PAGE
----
If $x$ is any rational number, $f(x)=0$.

If $x$ is any irrational number, $f(x)=1$.

I know that $f(x)$ oscillate between $0$ and $1$ on $[0.1]$. But I have not idea why it isn't integrable on $[0.1]$.

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    $\begingroup$ Do you mean Riemann or Lebesgue integrable? What is your definition if integrable? $\endgroup$ – user608030 Nov 29 '18 at 16:16
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    $\begingroup$ What form of integral are you using? Presumably not Lebesgue, because that function is Lebesgue integrable on $[0,1]$ (with integral $1$). Riemann or Regulated, then? It's not regulated because it's not a uniform limit of step functions. It's not Riemann integrable because there are sequences of tagged partitions whose Riemann sums converge to both $0$ and $1$. $\endgroup$ – user3482749 Nov 29 '18 at 16:18
  • $\begingroup$ It's Riemann intergrable. I have not learned Lebesgue integrable. $\endgroup$ – Maggie Nov 29 '18 at 16:21

I assume that you mean that this function is not Riemann Integrable, as this function is actually Lebesgue Integrable. A function is defined as Riemann integrable if the upper sums and the lower sums of arbitrary partitions get arbitrarily close.

Let $0=x_0<x_1<...<x_{n-1}<x_n=1$ be any partition of the interval $[0,1]$. On any interval from $[x_{j-1},x_j]$, there exists a rational number and an irrational number on this interval. As such, the upper estimate on this subinterval is $1$ (since there is an irrational number on this interval) and the lower estimate is $0$ (since there is a rational number). Thus, the complete upper sum is $1$ and the complete lower sum is $0$. These sums are independent of the partition itself, so they can never get any closer, and the function is not integrable.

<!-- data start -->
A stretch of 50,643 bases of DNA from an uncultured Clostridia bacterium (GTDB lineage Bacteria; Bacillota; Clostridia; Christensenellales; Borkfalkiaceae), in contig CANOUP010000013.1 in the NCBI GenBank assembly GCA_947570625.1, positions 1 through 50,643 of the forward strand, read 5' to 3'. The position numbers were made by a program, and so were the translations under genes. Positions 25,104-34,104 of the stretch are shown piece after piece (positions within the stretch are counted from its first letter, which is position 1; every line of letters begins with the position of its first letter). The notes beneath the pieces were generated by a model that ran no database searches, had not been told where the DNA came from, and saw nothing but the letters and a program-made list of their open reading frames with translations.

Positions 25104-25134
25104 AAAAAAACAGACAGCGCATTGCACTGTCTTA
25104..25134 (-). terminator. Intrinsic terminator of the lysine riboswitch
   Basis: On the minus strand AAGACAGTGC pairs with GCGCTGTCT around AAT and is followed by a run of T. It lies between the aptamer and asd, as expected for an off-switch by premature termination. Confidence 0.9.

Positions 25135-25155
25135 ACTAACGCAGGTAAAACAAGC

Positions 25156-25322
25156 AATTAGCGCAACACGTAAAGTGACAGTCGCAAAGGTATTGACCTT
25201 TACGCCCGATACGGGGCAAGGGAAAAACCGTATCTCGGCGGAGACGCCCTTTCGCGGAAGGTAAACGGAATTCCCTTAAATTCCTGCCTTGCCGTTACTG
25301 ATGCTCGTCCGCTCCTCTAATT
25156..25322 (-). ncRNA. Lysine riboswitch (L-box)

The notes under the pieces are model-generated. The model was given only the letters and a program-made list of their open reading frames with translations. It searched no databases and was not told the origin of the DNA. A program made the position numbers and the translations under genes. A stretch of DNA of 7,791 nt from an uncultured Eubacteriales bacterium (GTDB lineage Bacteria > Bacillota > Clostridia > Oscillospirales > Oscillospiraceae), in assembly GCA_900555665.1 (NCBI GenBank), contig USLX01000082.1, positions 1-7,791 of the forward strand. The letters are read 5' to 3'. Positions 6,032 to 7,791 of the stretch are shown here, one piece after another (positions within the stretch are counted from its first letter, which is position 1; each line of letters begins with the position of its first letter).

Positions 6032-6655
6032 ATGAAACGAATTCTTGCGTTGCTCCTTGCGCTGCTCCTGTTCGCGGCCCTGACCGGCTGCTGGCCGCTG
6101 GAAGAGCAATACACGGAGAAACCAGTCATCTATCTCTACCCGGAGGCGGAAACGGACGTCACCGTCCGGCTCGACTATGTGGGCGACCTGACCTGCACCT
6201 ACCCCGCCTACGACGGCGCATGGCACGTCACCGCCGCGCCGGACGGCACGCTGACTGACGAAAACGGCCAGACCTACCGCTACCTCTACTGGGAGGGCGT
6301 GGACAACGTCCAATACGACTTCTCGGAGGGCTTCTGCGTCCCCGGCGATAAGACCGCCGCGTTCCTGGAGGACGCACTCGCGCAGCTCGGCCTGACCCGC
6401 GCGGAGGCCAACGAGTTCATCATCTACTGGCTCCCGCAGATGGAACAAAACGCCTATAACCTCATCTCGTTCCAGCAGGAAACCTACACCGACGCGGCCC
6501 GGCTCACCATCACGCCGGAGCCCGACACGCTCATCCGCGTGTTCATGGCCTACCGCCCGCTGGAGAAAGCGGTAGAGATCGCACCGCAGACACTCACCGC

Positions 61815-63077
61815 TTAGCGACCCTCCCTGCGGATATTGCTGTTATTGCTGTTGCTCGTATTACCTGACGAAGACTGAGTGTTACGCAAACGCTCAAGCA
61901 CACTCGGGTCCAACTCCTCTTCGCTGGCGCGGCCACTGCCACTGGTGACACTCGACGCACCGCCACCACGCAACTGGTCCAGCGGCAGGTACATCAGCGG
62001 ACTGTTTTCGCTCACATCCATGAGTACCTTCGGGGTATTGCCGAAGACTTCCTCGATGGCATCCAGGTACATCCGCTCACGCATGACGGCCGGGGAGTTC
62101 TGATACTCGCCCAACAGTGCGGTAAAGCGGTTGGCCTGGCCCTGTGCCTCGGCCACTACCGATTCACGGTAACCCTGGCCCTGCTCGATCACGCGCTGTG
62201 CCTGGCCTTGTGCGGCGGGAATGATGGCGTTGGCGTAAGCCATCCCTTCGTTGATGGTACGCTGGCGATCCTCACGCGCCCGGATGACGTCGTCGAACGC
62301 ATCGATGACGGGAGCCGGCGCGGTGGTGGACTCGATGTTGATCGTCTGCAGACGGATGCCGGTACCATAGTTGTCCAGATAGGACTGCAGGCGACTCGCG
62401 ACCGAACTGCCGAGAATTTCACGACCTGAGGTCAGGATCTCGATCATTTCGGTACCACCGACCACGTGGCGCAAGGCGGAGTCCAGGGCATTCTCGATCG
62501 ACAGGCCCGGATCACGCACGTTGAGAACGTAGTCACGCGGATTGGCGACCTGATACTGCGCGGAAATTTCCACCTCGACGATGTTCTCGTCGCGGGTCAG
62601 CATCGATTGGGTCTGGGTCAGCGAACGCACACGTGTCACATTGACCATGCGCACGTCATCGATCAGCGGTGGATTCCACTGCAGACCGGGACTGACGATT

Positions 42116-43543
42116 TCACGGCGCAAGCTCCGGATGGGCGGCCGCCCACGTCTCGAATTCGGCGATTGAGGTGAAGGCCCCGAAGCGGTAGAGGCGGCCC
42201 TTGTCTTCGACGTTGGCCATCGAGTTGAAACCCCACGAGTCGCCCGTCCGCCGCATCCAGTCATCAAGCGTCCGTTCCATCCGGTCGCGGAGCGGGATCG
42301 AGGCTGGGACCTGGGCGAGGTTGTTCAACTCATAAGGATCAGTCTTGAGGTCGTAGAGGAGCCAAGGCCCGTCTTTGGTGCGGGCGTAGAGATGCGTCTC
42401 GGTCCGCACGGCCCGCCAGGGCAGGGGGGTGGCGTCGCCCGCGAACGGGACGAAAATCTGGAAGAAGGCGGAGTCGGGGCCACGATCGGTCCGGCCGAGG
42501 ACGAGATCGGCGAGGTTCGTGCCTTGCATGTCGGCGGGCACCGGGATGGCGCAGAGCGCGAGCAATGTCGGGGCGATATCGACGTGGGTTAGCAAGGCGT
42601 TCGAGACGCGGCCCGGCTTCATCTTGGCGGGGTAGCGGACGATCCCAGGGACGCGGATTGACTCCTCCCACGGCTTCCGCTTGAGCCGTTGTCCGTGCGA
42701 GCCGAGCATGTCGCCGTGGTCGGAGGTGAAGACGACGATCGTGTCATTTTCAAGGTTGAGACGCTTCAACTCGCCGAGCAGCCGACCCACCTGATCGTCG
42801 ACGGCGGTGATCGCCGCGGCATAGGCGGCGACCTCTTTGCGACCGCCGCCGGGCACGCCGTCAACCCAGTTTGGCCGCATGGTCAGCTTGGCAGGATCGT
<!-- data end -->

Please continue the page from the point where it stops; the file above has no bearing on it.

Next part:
Hope this helps!

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  • $\begingroup$ Thank you! I understand! $\endgroup$ – Maggie Nov 29 '18 at 16:39
  • $\begingroup$ Wait! What is the mean of "These sums are independent of the partition itself "??? $\endgroup$ – Maggie Nov 29 '18 at 16:49
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    $\begingroup$ What I mean is that regardless of the partition used, the upper sum is $1$ and the lower sum is $0$; in other words, the fact that we got $1$ and $0$ is unrelated to any of the partition points $x_j$. $\endgroup$ – Josh B. Dec 3 '18 at 20:07

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